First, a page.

My Mission Statement

I write to serve, to unite, to educate. I write to share literature and flesh out ideas that may be of interest to others. I write to document an emotion, experience, or a blip in time. My mission is to write in such a way that the reader is reminded that we can find humor in all situations. It's one of the great blessings of life.


Friday, November 20, 2009

Reasons a Doctor Should Be Able to Tell You You're Fat

There is an interesting article in the News and Observer today about a doctor in Asheville, NC who is in a bit of trouble with the medical board. Apparently a patient filed a complaint about his bedside manner because he told her she was 'irresponsible for being unemployed, on Medicaid, and relying on taxpayers to cover another pregnancy after giving birth less than a year earlier' and he 'poked her thigh and told her she was fat.' Look, I don't want to offend anyone, but I like this guy. I don't go to the doctor for him or her to candy-coat things. What if your dentist told you your teeth were beautiful while letting them rot out of your mouth? What if your OB-GYN knew of a preventable risk to your unborn baby and didn't tell you? This doctor told her that her obesity could complicate her diabetes and lead to blindness. That was the context of the 'fat' comment. So should he lose his license?

Basically he said he's 77 and doesn't care what they do to him. It's his job to promote good health and healing and he's not doing his job if he doesn't call it how he sees it. But apparently, there's a lot of sympathy for the thigh-poke. It upset her. It made her feel bad. Hmmmm. Well, here are the reasons why I think the doctor should not only keep his license, but be applauded for his candor.

1. Don't you think she KNEW she was fat? It wasn't like he wasn't stating the obvious. He was just putting it in context of her illness. She went to the eye doctor, diabetes affects the eyes, obesity affects diabetes. Call me crazy, but he would be negligent to NOT mention the obesity.
2. Isn't this his JOB? Did she go to the eye doctor to receive compliments and happy feelings? No, we presumably go to a doctor for his PROFESSIONAL opinion. Bedside manner is highly overrated. Occasionally you have a great doctor who has both an amazing bedside manner and a brilliant grasp of his field, but if you had to choose between the two, wouldn't you choose knowledge and brilliance--even if he was a little rough around the edges?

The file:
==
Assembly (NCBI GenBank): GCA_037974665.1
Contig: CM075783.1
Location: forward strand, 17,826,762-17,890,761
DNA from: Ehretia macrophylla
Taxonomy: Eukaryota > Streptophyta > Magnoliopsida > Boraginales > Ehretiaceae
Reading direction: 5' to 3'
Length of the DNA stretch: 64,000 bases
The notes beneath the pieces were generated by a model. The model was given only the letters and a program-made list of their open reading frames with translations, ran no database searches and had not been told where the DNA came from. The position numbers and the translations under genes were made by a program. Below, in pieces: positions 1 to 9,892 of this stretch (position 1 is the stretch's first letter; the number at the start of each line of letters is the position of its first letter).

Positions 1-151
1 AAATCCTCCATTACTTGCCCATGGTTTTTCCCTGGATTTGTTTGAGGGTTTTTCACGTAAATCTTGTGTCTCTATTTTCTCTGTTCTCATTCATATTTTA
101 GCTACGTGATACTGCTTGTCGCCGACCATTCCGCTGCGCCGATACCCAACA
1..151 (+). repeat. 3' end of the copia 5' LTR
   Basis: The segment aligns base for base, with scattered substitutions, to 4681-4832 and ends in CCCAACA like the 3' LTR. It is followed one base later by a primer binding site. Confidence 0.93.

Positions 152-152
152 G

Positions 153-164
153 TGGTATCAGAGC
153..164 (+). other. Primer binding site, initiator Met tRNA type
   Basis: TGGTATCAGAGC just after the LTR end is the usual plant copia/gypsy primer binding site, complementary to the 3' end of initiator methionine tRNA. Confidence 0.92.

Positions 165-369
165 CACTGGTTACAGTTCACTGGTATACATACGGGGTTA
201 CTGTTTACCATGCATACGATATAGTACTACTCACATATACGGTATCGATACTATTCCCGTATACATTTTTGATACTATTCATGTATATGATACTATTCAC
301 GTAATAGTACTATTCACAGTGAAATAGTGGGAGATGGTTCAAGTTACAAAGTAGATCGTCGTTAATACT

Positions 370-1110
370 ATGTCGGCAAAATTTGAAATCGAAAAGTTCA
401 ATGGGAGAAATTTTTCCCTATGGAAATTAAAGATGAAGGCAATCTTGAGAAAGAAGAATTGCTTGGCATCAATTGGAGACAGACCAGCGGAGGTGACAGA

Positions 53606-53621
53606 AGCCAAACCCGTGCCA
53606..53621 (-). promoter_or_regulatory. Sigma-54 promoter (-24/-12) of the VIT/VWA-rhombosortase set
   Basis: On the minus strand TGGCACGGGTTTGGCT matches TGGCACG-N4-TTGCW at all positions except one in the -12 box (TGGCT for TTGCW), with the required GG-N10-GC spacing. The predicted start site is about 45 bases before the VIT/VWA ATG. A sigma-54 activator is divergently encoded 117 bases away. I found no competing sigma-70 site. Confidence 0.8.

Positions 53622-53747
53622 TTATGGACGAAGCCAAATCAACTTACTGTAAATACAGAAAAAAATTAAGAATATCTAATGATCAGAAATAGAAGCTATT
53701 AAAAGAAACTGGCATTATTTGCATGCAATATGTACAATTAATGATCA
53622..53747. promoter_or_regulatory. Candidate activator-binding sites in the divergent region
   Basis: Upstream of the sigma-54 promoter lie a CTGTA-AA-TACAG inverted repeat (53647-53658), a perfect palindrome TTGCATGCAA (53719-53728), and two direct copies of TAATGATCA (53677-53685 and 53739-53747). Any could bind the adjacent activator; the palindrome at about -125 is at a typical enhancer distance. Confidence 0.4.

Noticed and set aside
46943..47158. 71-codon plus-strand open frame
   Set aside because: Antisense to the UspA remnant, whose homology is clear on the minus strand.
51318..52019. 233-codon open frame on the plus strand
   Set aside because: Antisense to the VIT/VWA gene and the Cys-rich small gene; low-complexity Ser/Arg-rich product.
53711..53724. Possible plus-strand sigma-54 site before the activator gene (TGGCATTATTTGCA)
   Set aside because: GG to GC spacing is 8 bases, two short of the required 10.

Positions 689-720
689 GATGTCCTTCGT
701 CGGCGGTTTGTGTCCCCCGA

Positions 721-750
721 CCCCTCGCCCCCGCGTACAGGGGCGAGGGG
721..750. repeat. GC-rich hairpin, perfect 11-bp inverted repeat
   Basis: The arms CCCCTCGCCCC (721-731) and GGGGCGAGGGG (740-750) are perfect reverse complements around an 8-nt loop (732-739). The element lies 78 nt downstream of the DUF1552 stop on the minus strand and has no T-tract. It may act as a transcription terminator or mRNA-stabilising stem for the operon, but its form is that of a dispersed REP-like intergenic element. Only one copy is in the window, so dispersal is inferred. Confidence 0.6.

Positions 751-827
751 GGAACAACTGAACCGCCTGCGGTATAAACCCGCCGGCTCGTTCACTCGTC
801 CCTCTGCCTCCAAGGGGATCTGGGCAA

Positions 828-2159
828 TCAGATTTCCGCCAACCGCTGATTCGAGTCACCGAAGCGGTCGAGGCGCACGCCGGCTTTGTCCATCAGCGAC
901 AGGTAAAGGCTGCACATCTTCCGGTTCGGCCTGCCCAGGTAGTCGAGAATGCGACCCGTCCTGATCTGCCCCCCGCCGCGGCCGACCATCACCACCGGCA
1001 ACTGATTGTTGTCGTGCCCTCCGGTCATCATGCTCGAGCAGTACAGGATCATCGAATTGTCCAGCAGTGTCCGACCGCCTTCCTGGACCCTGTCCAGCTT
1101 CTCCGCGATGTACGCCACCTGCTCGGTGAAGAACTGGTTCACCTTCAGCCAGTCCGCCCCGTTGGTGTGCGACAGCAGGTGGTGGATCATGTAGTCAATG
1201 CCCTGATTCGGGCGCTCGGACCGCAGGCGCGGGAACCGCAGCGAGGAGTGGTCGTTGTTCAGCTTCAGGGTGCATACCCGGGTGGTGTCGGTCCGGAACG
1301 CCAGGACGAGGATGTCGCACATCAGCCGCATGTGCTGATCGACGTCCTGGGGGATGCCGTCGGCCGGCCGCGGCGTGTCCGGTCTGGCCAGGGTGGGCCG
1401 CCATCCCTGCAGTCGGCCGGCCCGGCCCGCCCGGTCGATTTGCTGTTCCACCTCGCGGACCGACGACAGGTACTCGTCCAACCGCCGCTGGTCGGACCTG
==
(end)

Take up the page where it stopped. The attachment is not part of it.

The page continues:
3. Hasn't she seen HOUSE? Calling someone FAT would be a mild day for Dr. House.

So here's the thing. We need to value our medical professionals for their experience, educational, wisdom, knowledge, and guess what, candor! They can have all the knowledge in the world, but if they're not allowed to say it, what's the point.

But it would kind of piss me off. I hope and pray it's the impetus she needs to lose the weight for the sake of her children.

3 comments:

wordwranglernc said...

okay...so I truly want this guy as my doctor. If he can give it to me straight and not care what I think...more power to him! :) where can I sign up?

Liz said...

I agree it is his job to tell her those things, however, I disagree that bedside manner is overrated. There is a tactful way to tell people anything, and if he used the word "fat" in a blase way, well then, I'd be offended, too. In fact, if he stated his comments in the way you posted them, I think it was too harsh. It is his job to give his suggestions, but in appropriate ways, not in a way to make people feel even worse about themselves.
Can you dig it?

Liz said...

Oh and one more thing . . . perhaps he should refer her to a therapist!

Isabel by Donna Jones Koppelman

Isabel by Donna Jones Koppelman

Major Bear at the Grove Park Inn by Donna Jones Koppelman

Major Bear at the Grove Park Inn by Donna Jones Koppelman